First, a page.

• Danny does some brief pelvic thrusting while singing a song with the line, "We made out under the dock."
  • It appears that Leo gives the T-Birds "the finger."
  • Rizzo throws a milkshake in Kenickie's face.
  • A student at the dance-off spikes the punch with liquor.
  • Three of the T-Birds moon the TV camera and we see their bare butts.
  • Students sneak into a drive-in theater by hiding in a car's trunk.
  • Leo and Danny participate in a drag race.
  • None.
  • None.
  • Much of the following isn't outwardly obvious or completely intelligible, but it does occur during these songs.
  • The song "Greased Lightnin'" contains the "s" word, a possible slang term for female genitals (the "p" word) and definitely for breasts (the "t" word) and the phrases "the chicks'll cream for greased lightnin'," and "I can get off my rocks."
  • The song "Sandra Dee" contains the word "crap," and the lines, "Look at me, I'm Sandra Dee, lousy with virginity -- Won't go to bed until I'm legally wed..." and "Elvis, Elvis, let me be, keep that pelvis far from me."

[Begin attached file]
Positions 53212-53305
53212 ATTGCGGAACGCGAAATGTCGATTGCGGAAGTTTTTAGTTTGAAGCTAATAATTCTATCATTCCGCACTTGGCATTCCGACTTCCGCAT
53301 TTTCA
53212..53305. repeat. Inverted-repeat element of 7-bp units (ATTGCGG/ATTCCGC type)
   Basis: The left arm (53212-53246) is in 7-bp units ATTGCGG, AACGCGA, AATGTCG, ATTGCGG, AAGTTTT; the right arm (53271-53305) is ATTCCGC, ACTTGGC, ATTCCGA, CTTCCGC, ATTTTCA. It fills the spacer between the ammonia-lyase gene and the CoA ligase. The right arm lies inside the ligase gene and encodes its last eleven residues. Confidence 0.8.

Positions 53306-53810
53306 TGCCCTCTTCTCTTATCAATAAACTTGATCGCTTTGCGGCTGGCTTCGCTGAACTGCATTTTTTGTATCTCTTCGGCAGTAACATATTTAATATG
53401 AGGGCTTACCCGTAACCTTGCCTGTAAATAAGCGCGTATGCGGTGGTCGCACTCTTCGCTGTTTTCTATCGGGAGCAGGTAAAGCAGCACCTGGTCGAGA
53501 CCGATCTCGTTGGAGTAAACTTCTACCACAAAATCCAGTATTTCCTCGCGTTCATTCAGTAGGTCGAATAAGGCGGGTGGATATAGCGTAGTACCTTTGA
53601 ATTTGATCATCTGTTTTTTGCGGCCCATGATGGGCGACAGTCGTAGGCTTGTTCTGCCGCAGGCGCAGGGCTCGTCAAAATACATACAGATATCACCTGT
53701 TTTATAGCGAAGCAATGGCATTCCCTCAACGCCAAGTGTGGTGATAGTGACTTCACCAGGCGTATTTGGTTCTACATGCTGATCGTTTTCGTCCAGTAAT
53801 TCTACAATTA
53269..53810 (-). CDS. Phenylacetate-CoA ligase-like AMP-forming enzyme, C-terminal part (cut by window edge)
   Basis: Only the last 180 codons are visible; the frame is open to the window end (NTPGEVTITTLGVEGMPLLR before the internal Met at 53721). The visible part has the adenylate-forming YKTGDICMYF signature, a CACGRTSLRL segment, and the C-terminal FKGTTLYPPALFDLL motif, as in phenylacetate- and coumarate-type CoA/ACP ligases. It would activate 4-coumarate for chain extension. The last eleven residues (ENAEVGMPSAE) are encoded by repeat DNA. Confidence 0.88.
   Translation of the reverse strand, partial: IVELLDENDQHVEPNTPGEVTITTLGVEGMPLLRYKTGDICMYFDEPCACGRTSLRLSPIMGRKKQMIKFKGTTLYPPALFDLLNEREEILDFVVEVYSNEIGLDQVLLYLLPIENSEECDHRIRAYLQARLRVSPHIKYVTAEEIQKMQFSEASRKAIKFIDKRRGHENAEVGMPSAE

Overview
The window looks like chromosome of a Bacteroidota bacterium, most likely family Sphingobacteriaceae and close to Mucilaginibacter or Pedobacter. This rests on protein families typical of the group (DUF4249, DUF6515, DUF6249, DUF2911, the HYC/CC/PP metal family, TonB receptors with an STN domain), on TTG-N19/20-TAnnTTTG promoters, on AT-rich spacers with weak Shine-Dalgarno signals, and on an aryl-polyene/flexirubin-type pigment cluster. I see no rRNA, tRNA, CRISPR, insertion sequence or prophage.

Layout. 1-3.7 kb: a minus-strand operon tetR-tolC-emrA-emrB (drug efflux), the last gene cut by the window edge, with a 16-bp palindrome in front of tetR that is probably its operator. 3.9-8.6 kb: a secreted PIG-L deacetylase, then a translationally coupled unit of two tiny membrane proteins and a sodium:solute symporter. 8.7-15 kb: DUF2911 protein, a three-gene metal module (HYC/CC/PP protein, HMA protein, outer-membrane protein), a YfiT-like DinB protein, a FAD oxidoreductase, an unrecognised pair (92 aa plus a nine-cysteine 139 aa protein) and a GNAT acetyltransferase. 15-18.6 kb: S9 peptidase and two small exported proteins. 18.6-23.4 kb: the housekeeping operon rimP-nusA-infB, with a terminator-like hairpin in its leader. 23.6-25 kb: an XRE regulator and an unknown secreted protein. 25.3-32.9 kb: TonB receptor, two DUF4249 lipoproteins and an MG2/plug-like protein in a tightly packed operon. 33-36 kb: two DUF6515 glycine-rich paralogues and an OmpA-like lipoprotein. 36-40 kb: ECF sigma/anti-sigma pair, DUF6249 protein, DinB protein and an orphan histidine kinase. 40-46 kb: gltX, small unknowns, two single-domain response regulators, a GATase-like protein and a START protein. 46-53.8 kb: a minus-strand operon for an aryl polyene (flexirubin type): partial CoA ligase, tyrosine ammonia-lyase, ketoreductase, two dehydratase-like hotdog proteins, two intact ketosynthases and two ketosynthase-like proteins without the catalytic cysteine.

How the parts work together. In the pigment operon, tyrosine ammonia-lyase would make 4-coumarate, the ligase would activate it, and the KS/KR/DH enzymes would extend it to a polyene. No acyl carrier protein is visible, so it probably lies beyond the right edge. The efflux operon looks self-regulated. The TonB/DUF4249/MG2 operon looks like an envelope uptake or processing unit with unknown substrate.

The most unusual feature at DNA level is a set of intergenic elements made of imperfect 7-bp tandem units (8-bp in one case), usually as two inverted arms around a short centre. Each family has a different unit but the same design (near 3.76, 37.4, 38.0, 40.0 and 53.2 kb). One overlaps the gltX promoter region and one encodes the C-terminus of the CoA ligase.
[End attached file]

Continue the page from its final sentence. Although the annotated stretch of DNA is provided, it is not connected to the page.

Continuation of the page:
• In the song "Summer Nights" about Danny and Sandy's romance, Danny's friends sing lines such as "Tell me more, tell me more, did you get very far," "Tell me more, tell me more, did she put up a fight," "Tell me more, tell me more, that you don't got her preg," and he boastfully sings "Well she was good, you know what I mean."
  • 1 "s" word, 1 possible slang term for female genitals (the "p" word), 2 slang terms for breasts (the "t" word), 4 craps, 1 ass, and 3 uses of "God" as exclamations.
  • There's also the material listed under the "Music/Inappropriate" category.
  • Depending on the age of your kids, you might rate the following differently than us (we gave it a mild rating leaning toward a moderate).
  • In the opening animated credits, we briefly see the cartoon bare butts of several guys "mooning" others and a similarly drawn Rizzo in her bra.
  • The T-Birds ask Danny if he "got in her (Sandy's) drawers."
  • We briefly see Rizzo and some of the other Pink Ladies in their underwear (but nothing else is seen).
  • In an exchange between Rizzo and Kenickie we hear, "What's up?" and then "One guess" (innuendo). Danny then says that she's looking good and she replies, "Eat your heart out." He then says that he's not into "sloppy seconds." When he then walks off she asks him, "Are you going to flog your log?" (masturbate).
  • Catching a ride with Kenickie and then addressing the other T-Birds, Rizzo says, "What do you guys think this is, a gang bang? You wish."